Southeast Louisiana Veterans Health Care System
Warrior2SoulMate at New Orleans VA
Falling in love is easy. Birds do it, bees do it, and so on and so forth. But staying in love? That’s much more difficult. In the United States, it is estimated that 50 percent of marriages end in divorce. Our nation’s heroes face even greater odds: Veterans are 60 percent more likely to separate or divorce than non-Veterans.
There are many different reasons Veteran couples have more marital difficulties than non-Veterans. Stressors like back-to-back deployments while one or both spouses is active duty, reintegrating into the flow of everyday life after deployments or upon leaving the service, or a non-Veteran partner being unable to relate to their Veteran, and vice versa, are all possible causes of strife. Adding to the problem, the coping skills Veterans learned on active duty are very different from those better suited to intimate relationships: ‘toughing it out’ versus sharing feelings, exchanging ideas rather than giving orders.
With all this in mind, VA is doing something to help Veterans and their loved ones combat these challenges. The Warrior to Soulmate (W2SM) program was designed to help these couples improve communication, learn healthy conflict resolution skills, expand their emotional awareness of each other, and deepen their connection and intimacy. W2SM encourages healthy relationships that promote whole health and well-being for both the Veteran and his or her partner.
W2SM is not traditional couples’ therapy. Instead, it is a boot camp-style skills training, done in a small group with a few other couples over one hyper-focused weekend. Marine Veteran Nolan “Buddy” Joseph Boudreaux III and his wife Lorna “Lorie” decided to try W2SM at the New Orleans Veterans medical center.
Mrs. Boudreaux said, “We’re both very aggressive personalities. I can communicate with anyone but him. We need to learn how to talk to each other in a more productive and healthy way. It has been getting to where we just exist in the same house.”
“Communication is the biggest hurdle in our relationship,” agreed Mr. Boudreaux.
Mrs. Boudreaux said, “We argue, we bicker, we get so frustrated with each other. We get so defensive, both of us.”
This defensiveness can be common in intimate relationships.
“We are asking for connection, but there’s a fear of that vulnerability, of ‘What if my partner won’t receive that?’ implicitly driving that disconnection,” said Blaine Wilson, a licensed clinical social worker and certified sex therapist who is part of the Southeast Louisiana Veterans Health Care System’s W2SM program cadre. “The program is interactive and gives couples practical tools they can use in their relationships with each other as well as with other important people in their lives. It helps each half of the couple get to a deeper place as individuals to strength the couple as whole.”
On the second day of W2SM, Mrs. Boudreaux said, “I feel like this program has given us some tools to be able to mold our reactions. It’s not that I can’t react, but I have to learn the best way to react. It’s going to be very different how I react to him than how my mom and dad reacted to each other. Neither of them was military, neither one of them had been in combat. So, the way that I react to him has to be better. This has given us the tools to react to each other better and save the third entity, “The Relationship,” and we never looked at it that way. Doing that is one of the biggest things we learned. Looking at the relationship, not at the individuals.”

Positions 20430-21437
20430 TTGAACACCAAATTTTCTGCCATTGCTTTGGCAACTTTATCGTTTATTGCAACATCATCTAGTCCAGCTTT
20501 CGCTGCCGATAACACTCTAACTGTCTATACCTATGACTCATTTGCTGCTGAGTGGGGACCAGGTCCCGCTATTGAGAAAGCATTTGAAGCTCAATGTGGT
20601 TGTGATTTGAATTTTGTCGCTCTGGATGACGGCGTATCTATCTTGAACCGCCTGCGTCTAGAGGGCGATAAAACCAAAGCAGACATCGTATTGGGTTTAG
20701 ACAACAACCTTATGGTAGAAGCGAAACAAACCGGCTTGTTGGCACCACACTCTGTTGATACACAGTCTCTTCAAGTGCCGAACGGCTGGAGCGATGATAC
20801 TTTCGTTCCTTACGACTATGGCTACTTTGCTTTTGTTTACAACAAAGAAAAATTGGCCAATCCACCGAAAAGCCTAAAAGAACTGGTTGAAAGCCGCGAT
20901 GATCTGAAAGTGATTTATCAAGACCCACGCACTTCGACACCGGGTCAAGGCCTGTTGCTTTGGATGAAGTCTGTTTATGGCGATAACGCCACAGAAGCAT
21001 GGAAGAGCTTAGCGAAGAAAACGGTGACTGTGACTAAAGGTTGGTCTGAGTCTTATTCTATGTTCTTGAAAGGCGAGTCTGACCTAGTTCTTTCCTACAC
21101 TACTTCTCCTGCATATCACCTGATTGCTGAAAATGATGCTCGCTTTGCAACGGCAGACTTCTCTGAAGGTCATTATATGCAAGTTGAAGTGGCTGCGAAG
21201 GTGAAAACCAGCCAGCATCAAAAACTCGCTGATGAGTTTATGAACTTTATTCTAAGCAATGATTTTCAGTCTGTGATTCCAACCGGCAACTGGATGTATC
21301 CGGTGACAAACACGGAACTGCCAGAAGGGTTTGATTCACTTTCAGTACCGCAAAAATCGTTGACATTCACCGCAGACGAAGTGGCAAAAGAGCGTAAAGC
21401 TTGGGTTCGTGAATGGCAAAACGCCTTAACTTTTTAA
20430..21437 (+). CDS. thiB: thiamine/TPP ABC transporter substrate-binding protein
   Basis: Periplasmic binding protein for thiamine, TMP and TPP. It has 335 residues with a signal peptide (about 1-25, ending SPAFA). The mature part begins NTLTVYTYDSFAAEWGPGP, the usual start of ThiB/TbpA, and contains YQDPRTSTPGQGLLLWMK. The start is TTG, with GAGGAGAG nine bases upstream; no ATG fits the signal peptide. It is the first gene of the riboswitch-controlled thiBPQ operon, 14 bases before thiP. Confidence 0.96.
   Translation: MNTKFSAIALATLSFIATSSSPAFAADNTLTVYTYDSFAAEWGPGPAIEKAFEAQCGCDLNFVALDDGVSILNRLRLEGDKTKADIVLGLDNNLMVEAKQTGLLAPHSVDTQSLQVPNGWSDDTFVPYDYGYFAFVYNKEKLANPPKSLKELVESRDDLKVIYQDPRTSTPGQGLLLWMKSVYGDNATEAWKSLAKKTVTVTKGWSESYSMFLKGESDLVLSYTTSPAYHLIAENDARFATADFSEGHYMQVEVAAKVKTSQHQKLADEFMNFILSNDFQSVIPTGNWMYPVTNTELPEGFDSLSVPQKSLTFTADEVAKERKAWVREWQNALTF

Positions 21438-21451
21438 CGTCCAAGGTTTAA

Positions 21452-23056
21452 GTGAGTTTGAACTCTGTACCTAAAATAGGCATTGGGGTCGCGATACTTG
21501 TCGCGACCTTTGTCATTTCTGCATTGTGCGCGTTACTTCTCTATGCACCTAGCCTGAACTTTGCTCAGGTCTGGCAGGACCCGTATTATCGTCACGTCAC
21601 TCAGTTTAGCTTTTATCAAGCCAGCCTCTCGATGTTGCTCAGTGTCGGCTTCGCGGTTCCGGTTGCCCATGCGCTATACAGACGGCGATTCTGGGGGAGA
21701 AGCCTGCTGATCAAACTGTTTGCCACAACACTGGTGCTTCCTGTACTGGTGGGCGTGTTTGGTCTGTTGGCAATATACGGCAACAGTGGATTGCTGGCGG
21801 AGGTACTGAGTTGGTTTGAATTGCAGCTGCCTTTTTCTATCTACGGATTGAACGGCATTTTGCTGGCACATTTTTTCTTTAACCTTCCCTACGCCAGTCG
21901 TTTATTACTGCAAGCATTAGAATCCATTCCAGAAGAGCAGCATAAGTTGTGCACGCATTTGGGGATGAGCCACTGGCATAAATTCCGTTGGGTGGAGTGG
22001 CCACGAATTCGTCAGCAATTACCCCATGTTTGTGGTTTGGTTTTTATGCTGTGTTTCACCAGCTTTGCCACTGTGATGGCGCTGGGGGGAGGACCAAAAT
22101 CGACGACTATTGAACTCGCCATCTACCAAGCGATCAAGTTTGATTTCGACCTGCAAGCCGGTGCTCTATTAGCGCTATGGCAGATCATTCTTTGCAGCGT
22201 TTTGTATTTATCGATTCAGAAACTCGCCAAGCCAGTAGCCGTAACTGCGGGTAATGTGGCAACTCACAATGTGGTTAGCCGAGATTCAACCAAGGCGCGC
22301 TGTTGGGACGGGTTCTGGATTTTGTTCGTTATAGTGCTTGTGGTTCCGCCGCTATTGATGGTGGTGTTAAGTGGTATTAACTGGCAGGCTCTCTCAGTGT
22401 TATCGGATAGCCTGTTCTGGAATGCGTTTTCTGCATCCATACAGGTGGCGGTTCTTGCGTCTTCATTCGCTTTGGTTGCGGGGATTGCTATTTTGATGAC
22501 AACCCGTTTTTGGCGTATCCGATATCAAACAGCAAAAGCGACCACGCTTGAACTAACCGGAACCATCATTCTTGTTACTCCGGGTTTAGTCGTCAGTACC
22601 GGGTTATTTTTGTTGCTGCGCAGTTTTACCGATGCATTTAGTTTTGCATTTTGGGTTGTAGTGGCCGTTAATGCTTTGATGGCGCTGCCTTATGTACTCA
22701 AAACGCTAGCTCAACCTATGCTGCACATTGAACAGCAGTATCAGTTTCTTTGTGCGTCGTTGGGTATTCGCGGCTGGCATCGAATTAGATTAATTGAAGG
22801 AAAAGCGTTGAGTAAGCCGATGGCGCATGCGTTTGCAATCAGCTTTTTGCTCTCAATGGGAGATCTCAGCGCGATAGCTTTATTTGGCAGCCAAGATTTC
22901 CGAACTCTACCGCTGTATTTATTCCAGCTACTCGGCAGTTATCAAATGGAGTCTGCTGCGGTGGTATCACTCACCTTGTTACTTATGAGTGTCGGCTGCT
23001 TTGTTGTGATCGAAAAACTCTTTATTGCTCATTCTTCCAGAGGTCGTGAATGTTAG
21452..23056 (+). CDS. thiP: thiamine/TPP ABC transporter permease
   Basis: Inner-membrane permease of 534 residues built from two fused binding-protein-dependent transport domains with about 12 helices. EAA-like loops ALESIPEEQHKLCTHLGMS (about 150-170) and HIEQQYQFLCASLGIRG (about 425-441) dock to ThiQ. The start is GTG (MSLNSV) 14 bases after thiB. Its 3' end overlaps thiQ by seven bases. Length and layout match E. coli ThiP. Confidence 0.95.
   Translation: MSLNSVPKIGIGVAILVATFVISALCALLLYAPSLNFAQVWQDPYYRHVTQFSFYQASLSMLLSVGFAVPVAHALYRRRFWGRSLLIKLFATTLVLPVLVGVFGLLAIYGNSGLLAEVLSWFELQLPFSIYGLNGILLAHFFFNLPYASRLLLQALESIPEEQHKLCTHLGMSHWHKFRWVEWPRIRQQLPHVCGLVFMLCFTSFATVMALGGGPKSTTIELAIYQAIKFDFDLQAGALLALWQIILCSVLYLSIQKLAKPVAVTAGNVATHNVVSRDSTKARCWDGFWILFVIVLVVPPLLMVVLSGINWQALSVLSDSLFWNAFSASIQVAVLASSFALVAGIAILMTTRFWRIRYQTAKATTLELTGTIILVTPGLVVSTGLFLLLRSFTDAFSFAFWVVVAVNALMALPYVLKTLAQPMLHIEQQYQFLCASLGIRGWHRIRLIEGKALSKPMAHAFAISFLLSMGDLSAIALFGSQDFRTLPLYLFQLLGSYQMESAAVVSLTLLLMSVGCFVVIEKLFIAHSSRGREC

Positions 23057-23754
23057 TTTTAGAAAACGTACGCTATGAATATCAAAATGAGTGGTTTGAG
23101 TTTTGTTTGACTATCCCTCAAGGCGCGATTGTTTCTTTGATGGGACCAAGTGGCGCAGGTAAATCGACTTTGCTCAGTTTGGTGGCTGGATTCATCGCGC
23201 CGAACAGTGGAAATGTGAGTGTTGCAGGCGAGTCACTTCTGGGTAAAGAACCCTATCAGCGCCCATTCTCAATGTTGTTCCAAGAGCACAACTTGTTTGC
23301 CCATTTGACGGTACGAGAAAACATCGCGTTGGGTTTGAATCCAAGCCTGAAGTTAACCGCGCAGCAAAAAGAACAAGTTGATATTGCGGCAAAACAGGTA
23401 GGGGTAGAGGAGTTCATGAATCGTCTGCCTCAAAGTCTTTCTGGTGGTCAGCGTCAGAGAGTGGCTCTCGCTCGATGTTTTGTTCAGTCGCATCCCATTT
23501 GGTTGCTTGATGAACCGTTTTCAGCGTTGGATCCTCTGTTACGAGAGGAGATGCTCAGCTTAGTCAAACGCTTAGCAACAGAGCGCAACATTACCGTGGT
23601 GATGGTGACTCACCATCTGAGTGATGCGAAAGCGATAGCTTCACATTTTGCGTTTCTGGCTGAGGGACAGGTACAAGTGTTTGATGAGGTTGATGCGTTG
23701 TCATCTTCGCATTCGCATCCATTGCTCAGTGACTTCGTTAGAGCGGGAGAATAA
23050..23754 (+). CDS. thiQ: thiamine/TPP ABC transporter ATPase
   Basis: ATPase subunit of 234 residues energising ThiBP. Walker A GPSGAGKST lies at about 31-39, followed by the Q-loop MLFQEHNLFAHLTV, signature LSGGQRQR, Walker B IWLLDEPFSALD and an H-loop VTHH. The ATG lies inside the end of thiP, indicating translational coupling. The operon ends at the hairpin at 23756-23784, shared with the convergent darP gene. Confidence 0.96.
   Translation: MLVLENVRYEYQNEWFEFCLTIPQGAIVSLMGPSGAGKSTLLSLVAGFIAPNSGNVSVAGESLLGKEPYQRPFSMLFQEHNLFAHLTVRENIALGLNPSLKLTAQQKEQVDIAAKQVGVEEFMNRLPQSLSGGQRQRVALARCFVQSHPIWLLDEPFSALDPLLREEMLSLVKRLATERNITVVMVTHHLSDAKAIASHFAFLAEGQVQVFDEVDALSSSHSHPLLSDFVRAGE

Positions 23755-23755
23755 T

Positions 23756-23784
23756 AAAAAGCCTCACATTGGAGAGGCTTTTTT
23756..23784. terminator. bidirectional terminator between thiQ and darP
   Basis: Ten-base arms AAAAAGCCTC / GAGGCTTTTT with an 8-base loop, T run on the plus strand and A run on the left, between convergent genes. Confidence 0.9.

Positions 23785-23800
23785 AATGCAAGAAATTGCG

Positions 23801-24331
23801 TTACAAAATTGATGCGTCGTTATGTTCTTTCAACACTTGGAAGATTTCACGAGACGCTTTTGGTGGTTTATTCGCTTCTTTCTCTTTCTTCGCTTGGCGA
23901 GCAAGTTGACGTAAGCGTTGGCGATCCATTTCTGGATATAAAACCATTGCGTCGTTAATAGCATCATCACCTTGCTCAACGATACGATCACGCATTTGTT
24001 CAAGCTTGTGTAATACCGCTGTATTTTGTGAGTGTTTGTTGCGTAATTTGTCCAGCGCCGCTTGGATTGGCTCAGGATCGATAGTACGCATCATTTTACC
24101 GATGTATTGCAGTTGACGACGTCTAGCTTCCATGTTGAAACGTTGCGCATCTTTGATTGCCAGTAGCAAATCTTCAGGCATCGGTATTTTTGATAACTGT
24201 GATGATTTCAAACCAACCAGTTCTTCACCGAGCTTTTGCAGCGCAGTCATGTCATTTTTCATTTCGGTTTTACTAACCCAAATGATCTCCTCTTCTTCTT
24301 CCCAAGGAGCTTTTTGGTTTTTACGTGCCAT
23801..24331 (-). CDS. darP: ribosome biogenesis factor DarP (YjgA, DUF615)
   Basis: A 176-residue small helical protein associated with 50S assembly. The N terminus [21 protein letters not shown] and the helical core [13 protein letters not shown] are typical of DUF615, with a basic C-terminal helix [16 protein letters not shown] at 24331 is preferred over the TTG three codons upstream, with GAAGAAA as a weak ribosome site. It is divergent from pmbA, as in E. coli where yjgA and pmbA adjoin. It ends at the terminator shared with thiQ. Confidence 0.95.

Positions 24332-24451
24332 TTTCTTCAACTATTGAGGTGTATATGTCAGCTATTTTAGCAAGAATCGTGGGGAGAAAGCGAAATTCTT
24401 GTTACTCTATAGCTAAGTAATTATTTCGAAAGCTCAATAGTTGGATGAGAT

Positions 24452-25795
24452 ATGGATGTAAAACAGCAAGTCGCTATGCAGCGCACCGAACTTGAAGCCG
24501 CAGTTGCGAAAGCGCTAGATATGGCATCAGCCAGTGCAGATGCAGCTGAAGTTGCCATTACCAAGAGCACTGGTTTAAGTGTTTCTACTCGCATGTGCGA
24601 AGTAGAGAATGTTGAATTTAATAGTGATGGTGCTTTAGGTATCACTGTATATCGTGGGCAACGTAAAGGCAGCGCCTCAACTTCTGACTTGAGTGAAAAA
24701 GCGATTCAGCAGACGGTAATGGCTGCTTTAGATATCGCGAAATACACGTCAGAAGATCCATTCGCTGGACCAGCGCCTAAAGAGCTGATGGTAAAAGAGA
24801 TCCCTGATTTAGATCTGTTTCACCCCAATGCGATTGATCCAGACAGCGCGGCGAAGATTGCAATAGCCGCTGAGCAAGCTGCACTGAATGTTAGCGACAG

“That was huge for me too. I never thought about it like that,” agreed Mr. Boudreaux.
“I ask them, ‘What is it like to maybe have a different marriage, a different relationship?’” Wilson said. “I want the class to understand that change happens in a very purposeful way. I know that change can be difficult but it’s absolutely worth it. I hope they all continue to grow.”
Freshly graduated from the program, the Boudreaux’s were both glad they gave W2SM a chance.
“If you’ve ever considered trying it, it’s well worth it,” said Mr. Boudreaux, offering advice for other couples. “The time that you invest into it, you’re gonna get so much out of it. Honestly, yesterday we were like, ‘we’ll go today and if we don’t like it, we won’t come back Sunday,’ but halfway through yesterday we both looked at each other and we were like, this is awesome, we want to come back tomorrow.”
Mrs. Boudreaux agreed. “Do it. Be open minded to it. You’ll see other couples that are struggling, and it’s not necessarily the same, but you can relate. And like me, being the non-Veteran partner, with the other three non-Veteran partners in this group, you feel so much less alone. I have so much appreciation for the couples in this room, and the facilitators. We don’t have friends who are military-connected back home. I’m very appreciative that everyone came in here and opened themselves up. It’s a very good feeling to know you’re not alone.”
The next cohort of the SLVHCS W2SM program is planned for March 14-15, 2020. To learn more, contact Wilson at 1-800-935-8387 ext. 65190 or by email at Blaine.Wilson@va.gov.